ArtsAutosBooksBusinessEducationEntertainmentFamilyFashionFoodGamesGenderHealthHolidaysHomeHubPagesPersonal FinancePetsPoliticsReligionSportsTechnologyTravel

Adsorption vs. Absorption Chillers: Applications and Use Overview

Updated on September 20, 2010

Industrial chillers are refrigeration systems that are based on two chiller technologies - adsorption and absorption. While both are advantageous in providing high-quality air conditioning, they differ widely based on their size, construction, working principle, as well as application. Adsorption chillers are purely hot water driven, whereas absorption chillers are driven by hot water, steam, or combustion. There have been many recent innovations in the development of both adsorption and absorption chillers, typically a reduction in their size, complex construction, volume, and weight.

Adsorption chillers work on the principle of adsorption using solid sorption materials such as silica gel and zeolites. These types of chillers are known for their robust construction, ease of installation, and in many cases, considered more advantageous than absorption chillers. There are no possibilities of crystallization, corrosion, hazardous leaks, and the electricity consumption is minimal. This makes them ideal for use in commercial as well as industrial air conditioning, process cooling, and waste heat recovery applications.

The absorption type of chillers is the most common source of commercial climate control and industrial machinery cooling. They use a solution containing water and lithium bromide salt to absorb heat from the surroundings. Since there is no use of CFC's or ammonia, the cooling process is environment friendly. Both adsorption and absorption types of chillers are connected through a network to chilled ceilings or fan coils in room installations.

Apart from the technology used, various other parameters differentiate an adsorption chiller from an absorption chiller. The typical cooling capacity of an adsorption chiller ranges from 5.5 to 500 KW, whereas the cooling capacity of an absorption chiller ranges from 4.5 KW to 5 MW. Adsorption chillers use butterfly valves for simpler operations, while absorption chillers use 3-way control valves.

Advantages of Adsorption Chillers:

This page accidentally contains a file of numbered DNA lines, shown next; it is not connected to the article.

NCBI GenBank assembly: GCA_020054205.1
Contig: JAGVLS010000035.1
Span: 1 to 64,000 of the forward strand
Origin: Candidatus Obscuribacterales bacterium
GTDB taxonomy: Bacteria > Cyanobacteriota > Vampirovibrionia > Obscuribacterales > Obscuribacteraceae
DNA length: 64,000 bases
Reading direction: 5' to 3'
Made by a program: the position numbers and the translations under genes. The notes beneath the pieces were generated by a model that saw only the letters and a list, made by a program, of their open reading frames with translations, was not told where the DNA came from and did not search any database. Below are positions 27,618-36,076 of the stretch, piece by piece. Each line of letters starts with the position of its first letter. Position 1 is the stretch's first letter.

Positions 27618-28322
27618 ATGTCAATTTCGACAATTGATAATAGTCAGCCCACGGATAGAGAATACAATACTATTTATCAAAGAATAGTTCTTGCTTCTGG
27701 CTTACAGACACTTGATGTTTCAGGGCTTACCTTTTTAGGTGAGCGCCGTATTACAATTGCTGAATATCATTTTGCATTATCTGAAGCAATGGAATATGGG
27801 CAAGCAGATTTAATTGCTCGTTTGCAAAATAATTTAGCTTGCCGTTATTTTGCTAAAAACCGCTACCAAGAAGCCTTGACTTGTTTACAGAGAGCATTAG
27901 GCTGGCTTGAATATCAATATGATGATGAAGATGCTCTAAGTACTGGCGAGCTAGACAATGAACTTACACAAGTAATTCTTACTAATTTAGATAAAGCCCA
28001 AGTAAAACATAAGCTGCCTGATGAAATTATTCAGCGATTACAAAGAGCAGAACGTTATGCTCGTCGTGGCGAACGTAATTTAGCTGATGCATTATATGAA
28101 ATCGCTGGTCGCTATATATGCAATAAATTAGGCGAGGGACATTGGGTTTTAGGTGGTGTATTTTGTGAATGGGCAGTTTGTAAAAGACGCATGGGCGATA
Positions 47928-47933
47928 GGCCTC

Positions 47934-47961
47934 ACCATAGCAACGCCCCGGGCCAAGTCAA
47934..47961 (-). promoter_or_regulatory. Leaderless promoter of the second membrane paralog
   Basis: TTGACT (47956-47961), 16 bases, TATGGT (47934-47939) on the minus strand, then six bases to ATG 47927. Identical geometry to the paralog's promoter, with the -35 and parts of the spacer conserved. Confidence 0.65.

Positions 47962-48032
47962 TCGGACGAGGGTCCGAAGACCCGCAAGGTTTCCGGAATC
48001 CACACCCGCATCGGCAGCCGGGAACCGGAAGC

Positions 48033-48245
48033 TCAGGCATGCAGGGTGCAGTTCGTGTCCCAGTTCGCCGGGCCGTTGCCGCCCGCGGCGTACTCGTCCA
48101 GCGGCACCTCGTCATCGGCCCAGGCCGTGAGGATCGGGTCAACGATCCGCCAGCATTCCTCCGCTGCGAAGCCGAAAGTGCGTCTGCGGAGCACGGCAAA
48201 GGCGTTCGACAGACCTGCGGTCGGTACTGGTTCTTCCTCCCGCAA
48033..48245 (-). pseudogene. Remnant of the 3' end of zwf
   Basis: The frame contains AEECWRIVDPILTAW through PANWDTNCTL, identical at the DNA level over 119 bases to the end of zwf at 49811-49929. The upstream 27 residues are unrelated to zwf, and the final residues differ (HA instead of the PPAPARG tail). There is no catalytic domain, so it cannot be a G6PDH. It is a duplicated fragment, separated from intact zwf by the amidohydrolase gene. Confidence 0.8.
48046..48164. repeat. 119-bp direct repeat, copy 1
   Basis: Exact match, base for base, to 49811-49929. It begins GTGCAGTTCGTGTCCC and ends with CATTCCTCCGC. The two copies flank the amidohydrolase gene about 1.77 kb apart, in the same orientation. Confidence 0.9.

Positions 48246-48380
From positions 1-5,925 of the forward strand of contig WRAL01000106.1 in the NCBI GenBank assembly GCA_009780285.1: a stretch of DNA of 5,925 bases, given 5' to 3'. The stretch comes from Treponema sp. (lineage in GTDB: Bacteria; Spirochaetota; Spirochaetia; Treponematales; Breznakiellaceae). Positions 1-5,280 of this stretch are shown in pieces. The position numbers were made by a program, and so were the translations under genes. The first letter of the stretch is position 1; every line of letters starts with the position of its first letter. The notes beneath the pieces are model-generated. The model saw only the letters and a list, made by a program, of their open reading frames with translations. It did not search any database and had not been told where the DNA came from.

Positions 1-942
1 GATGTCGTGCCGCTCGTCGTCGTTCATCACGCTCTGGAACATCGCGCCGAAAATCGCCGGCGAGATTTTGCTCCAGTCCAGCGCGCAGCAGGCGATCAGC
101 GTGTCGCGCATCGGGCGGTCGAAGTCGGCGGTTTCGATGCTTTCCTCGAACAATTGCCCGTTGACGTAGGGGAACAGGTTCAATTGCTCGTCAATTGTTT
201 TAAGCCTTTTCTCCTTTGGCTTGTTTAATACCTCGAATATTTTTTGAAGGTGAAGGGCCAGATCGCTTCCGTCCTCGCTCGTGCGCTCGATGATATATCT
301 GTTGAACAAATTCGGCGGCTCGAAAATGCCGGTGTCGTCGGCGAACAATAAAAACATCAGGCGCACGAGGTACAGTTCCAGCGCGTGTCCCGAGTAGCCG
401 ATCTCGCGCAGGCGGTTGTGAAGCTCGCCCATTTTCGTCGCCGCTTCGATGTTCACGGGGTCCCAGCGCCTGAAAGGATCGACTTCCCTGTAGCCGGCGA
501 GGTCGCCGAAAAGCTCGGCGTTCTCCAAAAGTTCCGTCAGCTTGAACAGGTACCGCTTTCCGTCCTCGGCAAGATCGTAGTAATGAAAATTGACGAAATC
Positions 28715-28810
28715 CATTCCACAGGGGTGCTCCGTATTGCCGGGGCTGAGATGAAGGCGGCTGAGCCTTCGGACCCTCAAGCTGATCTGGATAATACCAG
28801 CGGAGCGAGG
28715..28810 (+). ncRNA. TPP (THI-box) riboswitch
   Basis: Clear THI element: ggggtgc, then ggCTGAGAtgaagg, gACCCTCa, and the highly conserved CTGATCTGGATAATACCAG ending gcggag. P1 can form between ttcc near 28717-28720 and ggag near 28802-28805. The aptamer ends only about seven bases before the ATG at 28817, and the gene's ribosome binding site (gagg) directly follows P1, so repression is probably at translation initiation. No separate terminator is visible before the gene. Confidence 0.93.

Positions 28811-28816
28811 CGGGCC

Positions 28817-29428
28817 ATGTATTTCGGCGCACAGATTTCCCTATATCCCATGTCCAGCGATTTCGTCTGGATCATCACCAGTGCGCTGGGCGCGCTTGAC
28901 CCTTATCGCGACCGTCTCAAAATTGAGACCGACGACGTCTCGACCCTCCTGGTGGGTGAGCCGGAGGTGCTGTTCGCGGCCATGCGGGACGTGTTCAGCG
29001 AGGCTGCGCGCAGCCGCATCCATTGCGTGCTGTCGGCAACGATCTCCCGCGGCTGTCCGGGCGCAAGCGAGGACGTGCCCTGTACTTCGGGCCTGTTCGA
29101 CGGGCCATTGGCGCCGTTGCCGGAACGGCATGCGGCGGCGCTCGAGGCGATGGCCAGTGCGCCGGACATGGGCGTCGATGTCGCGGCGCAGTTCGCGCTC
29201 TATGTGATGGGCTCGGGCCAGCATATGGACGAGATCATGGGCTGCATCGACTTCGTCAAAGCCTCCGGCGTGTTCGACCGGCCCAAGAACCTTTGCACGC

• No crystallization, corrosion, hazardous leaks, or chemical disposal issues
  • Low operational costs and maintenance
  • Only minor service required, once every 3 years
  • More than 30 years of machine life
  • Low carbon emissions, eco-friendly operations
  • No vibration or noise
  • Simple and continuous operations
  • Operates over a wide range of temperature for hot, cool and cold water

Advantages of Absorption Chillers:

  • Most distributed chillers worldwide
  • Efficient as gas turbines produce electricity
  • Driven by hot water and hence advantageous than conventional air conditioners
  • No CFC’s or Freon

Absorption Chillers Vs Adsorption Chillers – Which is Better?

Though absorption chillers are more efficient, their lifetime (7 to 9 years), complexity, high maintenance time, and low corrosion protection are some constraints. Conversely, adsorption chillers are highly reliable with a chiller life expectancy of more than 30 years. The following table illustrates the advantages of adsorption chillers over absorption chillers.

FACTORS
ADSORPTION CHILLERS
ABSORPTION CHILLERS
Corrosion Protection
Not Required
High Corrosion Protection Required
Crystallization
No Crystallization
Very High
Inhibitor
Not Required
Heavy Metal Inhibitors
Life Expectancy
Greater than 30 Years
7 to 9 Years
Complexity
Simple, Easy Mechanical Operation
Complex, Chemical Operation
Replacement Requirements
Not Required
Heat Exchangers, Boilers, Absorbent Replacement Required
Temperature
Down to 122°F
Shut down at 180°F, Needs Back-up Heater
Chilled Water Output
40°- 55°F
48°F or More
Comparison of Adsorption Chillers vs Absorption Chillers

Comments

    0 of 8192 characters used
    Post Comment

    No comments yet.

    working

    This website uses cookies

    As a user in the EEA, your approval is needed on a few things. To provide a better website experience, hubpages.com uses cookies (and other similar technologies) and may collect, process, and share personal data. Please choose which areas of our service you consent to our doing so.